“Nunes was asked repeatedly during the hearing whether he or his staff coordinated with the White House,” Schiff said. “He refused to answer. At the end of the hearing, he issued a one-sentence statement that said the White House had not been involved in ‘drafting the memo.’ That statement looked like it was written by the lawyer for the committee.”
The End of the Investigation
Despite Democrats objections, arguing that there were lines of investigation to be explored, the Republicans on the Committee voted to end the Interference probe. The final report, released April 2018, found no evidence of collusion between the Russian government and the Trump campaign, and shockingly denied that Putin had even attempted to help Trump.
During the course of the investigation, the committee interviewed most of the key witnesses in the Russia investigation such as Don Jr. While they had promised to release all of the interview transcripts at the end of the investigation, they failed to make good on that promise.
Schiff was not amused. “Apparently the public will have to wait until the majority changes to see what kind of investigation the majority was doing. I think probably the reason why the Republicans decided to renege on their commitment is, the transcripts reveal among other things how often the majority acted as defense lawyers for the president rather than true investigators. And I think they’re embarrassed by that.”
Pressure to Release Transcripts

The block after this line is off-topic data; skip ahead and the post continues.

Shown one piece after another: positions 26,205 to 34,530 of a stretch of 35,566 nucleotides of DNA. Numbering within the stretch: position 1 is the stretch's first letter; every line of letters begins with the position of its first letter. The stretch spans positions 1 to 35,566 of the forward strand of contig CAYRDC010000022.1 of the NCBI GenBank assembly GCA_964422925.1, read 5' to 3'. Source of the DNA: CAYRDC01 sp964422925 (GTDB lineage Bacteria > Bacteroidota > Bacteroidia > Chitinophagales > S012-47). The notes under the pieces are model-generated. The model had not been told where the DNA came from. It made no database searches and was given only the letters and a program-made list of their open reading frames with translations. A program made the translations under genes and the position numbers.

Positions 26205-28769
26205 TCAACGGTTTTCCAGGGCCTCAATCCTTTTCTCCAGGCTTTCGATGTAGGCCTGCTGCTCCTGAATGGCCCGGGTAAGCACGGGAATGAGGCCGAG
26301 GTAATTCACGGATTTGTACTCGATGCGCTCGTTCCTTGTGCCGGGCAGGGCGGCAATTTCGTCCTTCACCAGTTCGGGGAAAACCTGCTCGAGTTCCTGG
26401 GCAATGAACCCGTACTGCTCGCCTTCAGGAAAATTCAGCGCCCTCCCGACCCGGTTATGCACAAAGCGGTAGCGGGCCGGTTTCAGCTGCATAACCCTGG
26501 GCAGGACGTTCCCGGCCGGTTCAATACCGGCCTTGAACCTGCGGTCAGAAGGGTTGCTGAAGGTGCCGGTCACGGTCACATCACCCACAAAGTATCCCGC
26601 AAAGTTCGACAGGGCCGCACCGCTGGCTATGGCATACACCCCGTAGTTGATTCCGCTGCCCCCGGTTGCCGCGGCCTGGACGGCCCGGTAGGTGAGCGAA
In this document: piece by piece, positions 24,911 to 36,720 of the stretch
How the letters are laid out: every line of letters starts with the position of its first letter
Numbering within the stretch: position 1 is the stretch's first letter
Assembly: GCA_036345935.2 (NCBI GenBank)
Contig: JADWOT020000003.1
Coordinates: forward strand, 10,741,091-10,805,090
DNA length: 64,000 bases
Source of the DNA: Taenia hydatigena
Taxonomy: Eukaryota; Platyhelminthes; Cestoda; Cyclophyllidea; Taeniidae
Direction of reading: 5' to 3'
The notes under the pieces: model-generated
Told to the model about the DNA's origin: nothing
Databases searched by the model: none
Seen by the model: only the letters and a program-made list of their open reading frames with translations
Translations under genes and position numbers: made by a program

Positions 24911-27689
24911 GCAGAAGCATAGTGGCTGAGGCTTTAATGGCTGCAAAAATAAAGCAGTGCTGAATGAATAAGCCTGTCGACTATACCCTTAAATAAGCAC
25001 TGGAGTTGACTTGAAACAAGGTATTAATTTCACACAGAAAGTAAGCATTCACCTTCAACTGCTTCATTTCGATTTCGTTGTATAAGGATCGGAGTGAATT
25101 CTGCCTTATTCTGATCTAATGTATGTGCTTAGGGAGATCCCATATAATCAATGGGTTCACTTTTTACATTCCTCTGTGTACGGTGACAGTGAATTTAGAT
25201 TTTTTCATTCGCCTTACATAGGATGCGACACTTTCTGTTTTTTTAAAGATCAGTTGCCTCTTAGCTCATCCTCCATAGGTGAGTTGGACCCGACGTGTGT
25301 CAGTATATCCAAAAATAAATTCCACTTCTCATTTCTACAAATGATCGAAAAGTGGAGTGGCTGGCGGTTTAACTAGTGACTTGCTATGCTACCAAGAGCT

In late June 2018, Schiff began to pressure Rep. Nunes to release the interview transcripts, believing they would aid the Mueller investigation by shining “additional light on the issues of collusion and obstruction of justice.”
Because testimonies given by many are “inconsistent with the public reports of meetings, conversations and other facts that have now been established”, Schiff believes that some of the witnesses might have lied to the committee, and he wants Mueller to “consider whether perjury charges are warranted.”
Republicans have refused to release the transcripts, stating that they are “protecting the Special Counsel’s investigation”. Schiff disagrees with this justification and says that when he spoke with Mueller, Mueller had no objection to the committee releasing the transcripts.
A Continued “Secret” Investigation
Begun during Rep. Nunes’s ethics investigation, the “secret” democratic investigation led by Schiff continues. Without the help of Republicans, they are not able to issue subpoenas, but they continue to quietly collect documents and interview willing witnesses.
For his part, Rep. Schiff continues to make television appearances. “I am deeply alarmed at what I see the president doing to the country, and what I see as the complicity of my colleagues,” Schiff says. “It’s really hard to overstate the significance of what they’re doing. I don’t want people to assume that because I’m calm, it doesn’t mean that I’m not desperately concerned.”
A GOP aide who requested anonymity to speak freely about the investigation said he doesn’t think Trump “has ever faced an adversary quite like Schiff, and it’s freaking him out.”
“First off, he’s a skilled prosecutor with an acid tongue, and a command of all the facts including the most deeply held classified information,” the aide told me. “Second, he’s not in leadership and therefore doesn’t have to consider being at the negotiating table like [Chuck] Schumer or [Nancy] Pelosi do. Third, he’s got a squeaky clean record (wouldn’t have ascended to that position if he didn’t) and comes from a district where when Trump lashes out at him, it only makes him more powerful and popular.”
But despite his methodical nature and determination, Schiff has struggled to “say something with bite”. Maybe his evidence will speak loud enough for the both of them.